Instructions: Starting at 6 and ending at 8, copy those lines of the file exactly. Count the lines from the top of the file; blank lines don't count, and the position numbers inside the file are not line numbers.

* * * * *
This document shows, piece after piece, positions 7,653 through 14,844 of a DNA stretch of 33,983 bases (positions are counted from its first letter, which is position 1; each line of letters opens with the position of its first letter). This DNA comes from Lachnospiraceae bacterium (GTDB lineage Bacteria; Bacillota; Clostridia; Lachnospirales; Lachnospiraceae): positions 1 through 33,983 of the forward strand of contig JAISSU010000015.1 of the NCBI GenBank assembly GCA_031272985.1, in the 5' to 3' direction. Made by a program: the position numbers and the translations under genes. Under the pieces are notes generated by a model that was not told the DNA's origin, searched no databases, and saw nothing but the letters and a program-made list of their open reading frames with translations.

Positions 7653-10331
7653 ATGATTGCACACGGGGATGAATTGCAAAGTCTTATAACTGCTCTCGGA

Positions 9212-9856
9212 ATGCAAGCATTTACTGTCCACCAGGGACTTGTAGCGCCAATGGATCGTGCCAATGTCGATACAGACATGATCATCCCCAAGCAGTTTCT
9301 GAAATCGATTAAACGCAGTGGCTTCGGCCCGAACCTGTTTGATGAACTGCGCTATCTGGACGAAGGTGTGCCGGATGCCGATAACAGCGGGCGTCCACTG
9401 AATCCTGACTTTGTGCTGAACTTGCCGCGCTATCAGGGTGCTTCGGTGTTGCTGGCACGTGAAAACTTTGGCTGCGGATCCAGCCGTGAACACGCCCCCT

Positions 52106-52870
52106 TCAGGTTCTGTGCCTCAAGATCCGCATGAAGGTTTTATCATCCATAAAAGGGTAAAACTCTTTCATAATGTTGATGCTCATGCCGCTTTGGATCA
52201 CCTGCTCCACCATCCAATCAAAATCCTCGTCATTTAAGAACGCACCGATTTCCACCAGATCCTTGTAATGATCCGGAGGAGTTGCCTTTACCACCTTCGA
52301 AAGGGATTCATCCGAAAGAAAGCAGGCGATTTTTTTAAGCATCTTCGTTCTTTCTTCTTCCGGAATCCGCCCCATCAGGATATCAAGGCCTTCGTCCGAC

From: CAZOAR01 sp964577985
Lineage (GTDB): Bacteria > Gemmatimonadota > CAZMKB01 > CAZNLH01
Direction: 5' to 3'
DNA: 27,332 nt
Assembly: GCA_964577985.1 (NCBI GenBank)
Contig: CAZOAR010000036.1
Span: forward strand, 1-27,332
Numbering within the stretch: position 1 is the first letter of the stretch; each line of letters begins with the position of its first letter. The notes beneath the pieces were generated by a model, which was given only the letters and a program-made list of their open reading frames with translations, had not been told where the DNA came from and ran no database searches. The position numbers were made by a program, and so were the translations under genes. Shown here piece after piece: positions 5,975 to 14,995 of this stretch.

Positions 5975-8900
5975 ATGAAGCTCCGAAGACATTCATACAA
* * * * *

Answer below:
9301 GAAATCGATTAAACGCAGTGGCTTCGGCCCGAACCTGTTTGATGAACTGCGCTATCTGGACGAAGGTGTGCCGGATGCCGATAACAGCGGGCGTCCACTG
9401 AATCCTGACTTTGTGCTGAACTTGCCGCGCTATCAGGGTGCTTCGGTGTTGCTGGCACGTGAAAACTTTGGCTGCGGATCCAGCCGTGAACACGCCCCCT

Positions 52106-52870